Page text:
On the eve of publication of the party's Road to the Manifesto programme, he promised that Labour's policy in power would be "save and invest, not tax and spend".
Addressing business leaders at the annual British Chambers of Commerce conference in Birmingham, Mr Blair said: "We will make it clear tomorrow that there can be no question of a short-term dash for growth. We want sustainable, non-inflationary growth and we will set and hold to an explicit low target for inflation."
The Labour leader also pledged that there would be no return to the "penal" tax rates of the 1970s. "Indeed, we must have a tax system that is internationally competitive and fair, and which encourages savings, investment, work and opportunity."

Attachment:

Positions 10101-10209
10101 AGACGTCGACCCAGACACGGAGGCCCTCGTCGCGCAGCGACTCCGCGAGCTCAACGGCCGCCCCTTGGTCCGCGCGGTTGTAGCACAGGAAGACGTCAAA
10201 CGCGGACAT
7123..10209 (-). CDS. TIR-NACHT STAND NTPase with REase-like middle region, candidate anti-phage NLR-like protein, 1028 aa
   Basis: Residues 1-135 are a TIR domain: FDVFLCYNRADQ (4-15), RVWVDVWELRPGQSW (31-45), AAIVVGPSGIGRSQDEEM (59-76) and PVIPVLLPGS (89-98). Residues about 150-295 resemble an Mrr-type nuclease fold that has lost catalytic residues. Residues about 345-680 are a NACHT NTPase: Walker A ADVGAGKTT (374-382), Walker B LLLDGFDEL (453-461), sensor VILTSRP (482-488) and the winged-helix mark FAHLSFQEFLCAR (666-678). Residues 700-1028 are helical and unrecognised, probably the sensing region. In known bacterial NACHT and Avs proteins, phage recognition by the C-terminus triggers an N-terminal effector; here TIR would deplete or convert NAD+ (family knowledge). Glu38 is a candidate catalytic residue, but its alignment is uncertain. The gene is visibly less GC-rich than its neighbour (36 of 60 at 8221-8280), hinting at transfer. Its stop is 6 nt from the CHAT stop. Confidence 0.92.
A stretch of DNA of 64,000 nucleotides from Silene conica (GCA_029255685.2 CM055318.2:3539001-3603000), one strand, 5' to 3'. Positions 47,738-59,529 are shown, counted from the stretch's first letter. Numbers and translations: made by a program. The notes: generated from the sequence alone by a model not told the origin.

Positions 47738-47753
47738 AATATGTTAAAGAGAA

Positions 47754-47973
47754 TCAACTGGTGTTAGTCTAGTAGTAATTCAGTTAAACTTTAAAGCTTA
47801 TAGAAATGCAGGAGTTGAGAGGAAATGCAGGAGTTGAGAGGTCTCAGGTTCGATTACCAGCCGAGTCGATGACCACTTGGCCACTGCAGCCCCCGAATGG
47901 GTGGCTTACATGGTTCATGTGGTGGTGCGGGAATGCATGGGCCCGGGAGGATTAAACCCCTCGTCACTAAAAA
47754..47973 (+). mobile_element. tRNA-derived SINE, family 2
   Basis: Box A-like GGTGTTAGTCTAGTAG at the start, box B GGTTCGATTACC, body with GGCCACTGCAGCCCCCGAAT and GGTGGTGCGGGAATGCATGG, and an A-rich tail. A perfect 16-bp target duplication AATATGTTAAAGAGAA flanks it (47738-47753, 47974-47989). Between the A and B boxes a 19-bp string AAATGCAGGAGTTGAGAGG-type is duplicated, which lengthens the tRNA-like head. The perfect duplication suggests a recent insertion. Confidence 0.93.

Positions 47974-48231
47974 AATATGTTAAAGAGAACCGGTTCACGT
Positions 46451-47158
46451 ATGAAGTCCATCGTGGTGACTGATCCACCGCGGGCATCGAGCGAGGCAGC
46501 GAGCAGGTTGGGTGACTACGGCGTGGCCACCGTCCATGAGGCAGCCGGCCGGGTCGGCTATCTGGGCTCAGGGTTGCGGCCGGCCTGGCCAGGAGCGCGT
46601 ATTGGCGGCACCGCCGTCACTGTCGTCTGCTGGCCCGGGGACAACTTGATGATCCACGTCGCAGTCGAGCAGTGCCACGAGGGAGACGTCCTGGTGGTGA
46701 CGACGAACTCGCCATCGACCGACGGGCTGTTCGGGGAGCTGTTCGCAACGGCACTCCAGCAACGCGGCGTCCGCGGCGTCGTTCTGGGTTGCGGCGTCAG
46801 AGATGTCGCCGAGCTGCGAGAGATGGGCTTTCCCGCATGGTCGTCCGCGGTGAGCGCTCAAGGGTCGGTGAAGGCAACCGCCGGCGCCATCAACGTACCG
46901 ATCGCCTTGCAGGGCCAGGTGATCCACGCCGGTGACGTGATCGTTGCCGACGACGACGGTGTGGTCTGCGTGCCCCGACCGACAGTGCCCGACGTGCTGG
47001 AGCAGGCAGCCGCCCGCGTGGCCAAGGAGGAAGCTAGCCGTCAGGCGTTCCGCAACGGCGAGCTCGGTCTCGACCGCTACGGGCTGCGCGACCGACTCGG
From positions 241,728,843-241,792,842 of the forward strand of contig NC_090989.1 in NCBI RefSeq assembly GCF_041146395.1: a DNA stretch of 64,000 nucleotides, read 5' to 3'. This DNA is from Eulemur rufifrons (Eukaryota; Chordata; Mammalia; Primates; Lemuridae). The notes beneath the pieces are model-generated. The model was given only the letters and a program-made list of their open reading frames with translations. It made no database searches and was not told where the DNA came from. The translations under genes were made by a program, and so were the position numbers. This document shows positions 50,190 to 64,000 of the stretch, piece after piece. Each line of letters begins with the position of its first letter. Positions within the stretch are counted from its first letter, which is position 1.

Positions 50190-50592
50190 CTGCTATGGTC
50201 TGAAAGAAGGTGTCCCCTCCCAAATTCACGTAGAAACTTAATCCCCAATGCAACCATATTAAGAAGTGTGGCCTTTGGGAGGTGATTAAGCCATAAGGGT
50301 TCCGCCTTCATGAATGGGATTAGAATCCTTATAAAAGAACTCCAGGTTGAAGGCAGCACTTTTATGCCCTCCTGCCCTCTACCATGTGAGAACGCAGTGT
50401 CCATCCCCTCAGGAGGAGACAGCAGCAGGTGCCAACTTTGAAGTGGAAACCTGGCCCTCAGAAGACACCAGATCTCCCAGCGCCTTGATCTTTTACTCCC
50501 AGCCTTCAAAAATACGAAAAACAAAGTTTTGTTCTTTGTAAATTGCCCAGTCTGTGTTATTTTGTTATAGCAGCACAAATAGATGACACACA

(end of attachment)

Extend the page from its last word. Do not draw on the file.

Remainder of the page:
In a show of hands after his speech, the 300 business leaders voted by a ratio of 20 to 1 that Mr Blair would be the next prime minister.
At the heart of Labour's programme in government would be reform of the welfare system, Mr Blair said. The aim would be to reduce the proportion of public spending on the benefits bill and on education.
He sought again to reassure business worries about the costs of signing the European Social Chapter. He said a Labour government "will insist that any new measure adopted under the Social Chapter promotes fairness, not inflexibility".
Earlier, Mr Blair was attacked by John McAllion, who resigned last week over the Labour leader's U-turn on referendums on Scottish and Welsh devolution. Mr McAllion broadened his criticism of Mr Blair, complaining that the pre-manifesto would not commit a Labour government to raise the state pension.Reuse content